Wednesday, February 8, 2012

Sizing Up Ron Paul Again

Previously, I've posted that Ron Paul's views on anti-imperialism and protection of Fourth Amendment freedoms are worthy of support, while his absurd, negative assessment of the Civil Rights Act of 1964 and his former associations with racist writings done in his name are worthy of condemnation. I argued, in essence, that we can compartmentalize his views so as not to reject what's worthwhile. Whether or not Ron Paul authored the racist bleats and blurps in the newsletter that bore his name, his lax oversight of that newsletter over a period of years shows he is unworthy of being chief executive. Moreover, it shows he acquiesced to the views expressed there. He's tried to publicly distance himself from the newsletter debacle, and many claim Lew Rockwell actually wrote the stuff. But after watching the video below, I am more convinced that Ron Paul either wrote some of it or at least gave a tacit blessing to Rockwell's editorial direction.

Here is video of Congressman Paul in 2003, standing in front of a large Confederate Flag, addressing the Southern Historical Conference in Texas, offering up the typical revisionist history of the Civil War from the Neo-Confederate perspective.* In other words, he argues the old canard--popular in the South to this day--that the war wasn't mainly about slavery but was about competing economic systems and Northern aggression. Note how Congressman Paul says that "Lysander Spooner was a definite abolitionist. He was a Northerner. He was a Yankee...but...."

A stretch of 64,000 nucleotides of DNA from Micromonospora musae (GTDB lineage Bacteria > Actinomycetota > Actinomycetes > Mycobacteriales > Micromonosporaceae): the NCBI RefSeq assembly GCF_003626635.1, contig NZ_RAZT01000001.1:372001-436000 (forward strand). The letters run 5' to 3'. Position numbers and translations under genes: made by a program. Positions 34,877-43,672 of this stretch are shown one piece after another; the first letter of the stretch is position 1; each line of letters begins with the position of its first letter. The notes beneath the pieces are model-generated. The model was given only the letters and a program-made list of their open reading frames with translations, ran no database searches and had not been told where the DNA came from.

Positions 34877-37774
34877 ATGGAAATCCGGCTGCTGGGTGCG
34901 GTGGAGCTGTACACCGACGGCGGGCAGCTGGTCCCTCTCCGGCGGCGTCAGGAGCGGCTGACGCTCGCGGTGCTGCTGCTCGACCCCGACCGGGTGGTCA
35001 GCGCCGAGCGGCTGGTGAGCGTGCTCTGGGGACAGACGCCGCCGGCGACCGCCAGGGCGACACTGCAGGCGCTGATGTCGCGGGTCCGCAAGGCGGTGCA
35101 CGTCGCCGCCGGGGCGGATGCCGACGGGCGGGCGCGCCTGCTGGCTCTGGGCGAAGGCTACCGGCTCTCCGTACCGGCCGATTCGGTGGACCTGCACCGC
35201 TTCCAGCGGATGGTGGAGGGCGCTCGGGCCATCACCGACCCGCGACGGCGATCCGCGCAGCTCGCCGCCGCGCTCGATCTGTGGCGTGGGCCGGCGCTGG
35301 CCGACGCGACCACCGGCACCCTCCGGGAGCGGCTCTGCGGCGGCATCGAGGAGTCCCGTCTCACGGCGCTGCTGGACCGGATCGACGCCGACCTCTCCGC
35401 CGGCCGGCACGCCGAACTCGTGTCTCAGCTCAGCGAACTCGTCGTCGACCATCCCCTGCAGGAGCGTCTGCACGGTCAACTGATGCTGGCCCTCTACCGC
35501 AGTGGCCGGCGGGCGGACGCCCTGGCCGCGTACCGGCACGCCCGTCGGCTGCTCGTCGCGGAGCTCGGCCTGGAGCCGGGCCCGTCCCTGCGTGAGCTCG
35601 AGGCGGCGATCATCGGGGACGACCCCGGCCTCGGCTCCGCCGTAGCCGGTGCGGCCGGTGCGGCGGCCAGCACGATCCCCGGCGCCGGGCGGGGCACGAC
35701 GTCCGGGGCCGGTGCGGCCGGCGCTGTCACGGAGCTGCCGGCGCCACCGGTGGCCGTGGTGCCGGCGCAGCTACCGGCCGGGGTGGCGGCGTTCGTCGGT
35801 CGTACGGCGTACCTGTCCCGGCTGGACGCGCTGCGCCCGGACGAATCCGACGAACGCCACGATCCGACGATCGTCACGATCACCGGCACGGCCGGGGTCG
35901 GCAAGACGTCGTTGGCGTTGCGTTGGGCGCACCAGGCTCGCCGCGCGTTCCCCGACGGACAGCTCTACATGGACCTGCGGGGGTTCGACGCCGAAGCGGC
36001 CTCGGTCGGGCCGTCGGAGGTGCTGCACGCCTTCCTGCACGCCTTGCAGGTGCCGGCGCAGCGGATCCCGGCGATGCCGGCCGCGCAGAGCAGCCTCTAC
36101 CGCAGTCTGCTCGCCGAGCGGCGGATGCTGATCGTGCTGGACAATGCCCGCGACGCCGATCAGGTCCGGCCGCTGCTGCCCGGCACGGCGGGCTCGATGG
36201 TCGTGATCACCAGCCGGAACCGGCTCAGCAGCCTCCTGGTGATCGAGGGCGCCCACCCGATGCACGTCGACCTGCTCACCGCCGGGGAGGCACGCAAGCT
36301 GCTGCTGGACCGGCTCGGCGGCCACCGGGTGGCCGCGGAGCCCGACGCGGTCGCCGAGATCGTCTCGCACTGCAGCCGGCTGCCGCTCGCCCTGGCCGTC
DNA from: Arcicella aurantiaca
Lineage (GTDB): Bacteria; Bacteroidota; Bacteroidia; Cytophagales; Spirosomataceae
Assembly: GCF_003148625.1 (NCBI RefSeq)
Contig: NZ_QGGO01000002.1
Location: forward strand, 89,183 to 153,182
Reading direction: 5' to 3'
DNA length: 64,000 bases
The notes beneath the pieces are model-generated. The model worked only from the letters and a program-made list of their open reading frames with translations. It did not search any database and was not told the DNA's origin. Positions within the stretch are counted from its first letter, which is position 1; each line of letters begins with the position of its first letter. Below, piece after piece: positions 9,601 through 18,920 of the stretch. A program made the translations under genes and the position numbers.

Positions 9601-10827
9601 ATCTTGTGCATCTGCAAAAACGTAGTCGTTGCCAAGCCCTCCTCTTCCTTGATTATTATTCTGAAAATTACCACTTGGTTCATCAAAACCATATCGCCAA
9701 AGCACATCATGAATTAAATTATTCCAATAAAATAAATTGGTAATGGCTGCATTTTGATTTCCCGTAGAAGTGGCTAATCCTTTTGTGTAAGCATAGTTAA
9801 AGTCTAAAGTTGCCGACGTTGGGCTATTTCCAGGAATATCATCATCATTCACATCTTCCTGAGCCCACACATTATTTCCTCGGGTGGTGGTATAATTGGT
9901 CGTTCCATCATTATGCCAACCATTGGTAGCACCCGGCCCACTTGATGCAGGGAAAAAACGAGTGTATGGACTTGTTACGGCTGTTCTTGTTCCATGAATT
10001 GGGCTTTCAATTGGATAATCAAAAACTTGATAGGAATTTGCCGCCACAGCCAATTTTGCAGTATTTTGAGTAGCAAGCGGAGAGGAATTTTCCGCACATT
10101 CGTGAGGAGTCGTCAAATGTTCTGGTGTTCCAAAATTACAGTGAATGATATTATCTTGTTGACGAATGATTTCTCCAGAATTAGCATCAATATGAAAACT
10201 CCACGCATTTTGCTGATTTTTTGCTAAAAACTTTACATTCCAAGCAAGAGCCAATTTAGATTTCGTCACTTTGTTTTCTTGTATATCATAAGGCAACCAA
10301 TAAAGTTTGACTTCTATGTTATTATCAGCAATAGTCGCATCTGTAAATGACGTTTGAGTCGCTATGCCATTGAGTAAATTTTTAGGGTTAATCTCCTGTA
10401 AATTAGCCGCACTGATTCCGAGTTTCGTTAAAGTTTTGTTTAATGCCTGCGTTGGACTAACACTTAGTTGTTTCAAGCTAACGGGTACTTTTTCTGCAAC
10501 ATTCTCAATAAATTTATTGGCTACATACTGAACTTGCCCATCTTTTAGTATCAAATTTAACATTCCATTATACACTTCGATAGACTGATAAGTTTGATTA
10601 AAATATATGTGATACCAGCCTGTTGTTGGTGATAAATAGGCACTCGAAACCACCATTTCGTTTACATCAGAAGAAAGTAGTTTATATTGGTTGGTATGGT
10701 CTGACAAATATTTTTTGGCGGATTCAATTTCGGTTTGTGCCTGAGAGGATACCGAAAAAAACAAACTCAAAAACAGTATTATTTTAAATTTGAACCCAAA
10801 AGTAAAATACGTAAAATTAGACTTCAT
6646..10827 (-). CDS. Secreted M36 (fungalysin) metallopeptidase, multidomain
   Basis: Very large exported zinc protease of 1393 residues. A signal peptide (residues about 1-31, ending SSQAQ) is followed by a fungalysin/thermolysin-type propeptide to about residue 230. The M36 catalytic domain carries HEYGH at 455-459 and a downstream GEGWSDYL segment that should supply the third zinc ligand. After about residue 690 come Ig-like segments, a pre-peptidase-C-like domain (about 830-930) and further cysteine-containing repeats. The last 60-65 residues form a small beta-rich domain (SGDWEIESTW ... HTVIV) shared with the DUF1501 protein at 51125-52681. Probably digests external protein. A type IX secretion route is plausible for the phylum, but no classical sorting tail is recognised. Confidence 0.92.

(via Daily Kos)

To be fair, nowhere does Paul argue that slavery was good and right. But this type of revisionism downplays so strongly the gross inhumanity of the institution of slavery and what it had done to the liberty--I will repeat: LIBERTY!--of the slaves themselves over so many generations, that it becomes indistinguishable from downright Neo-Confederate racism. It is a revisionism that weighs the economic liberty of the slaveowner more than the inalienable rights of the slave. That is unacceptable.

My fellow progressives who support Paul need to seriously reconsider whether his anti-imperialism and anti-war policy statements are actually of a piece with this view that the North was the imperialist "aggressor" against the pro-slavery South. Perhaps we can still compartmentalize, but we need to be conscious of doing that. To paraphrase Emerson, Paul's consistency, which many liberals and progressives praise, is the hobgoblin of his little mind.
*Date and location of this speech not confirmed. Information provided by YouTube uploader.

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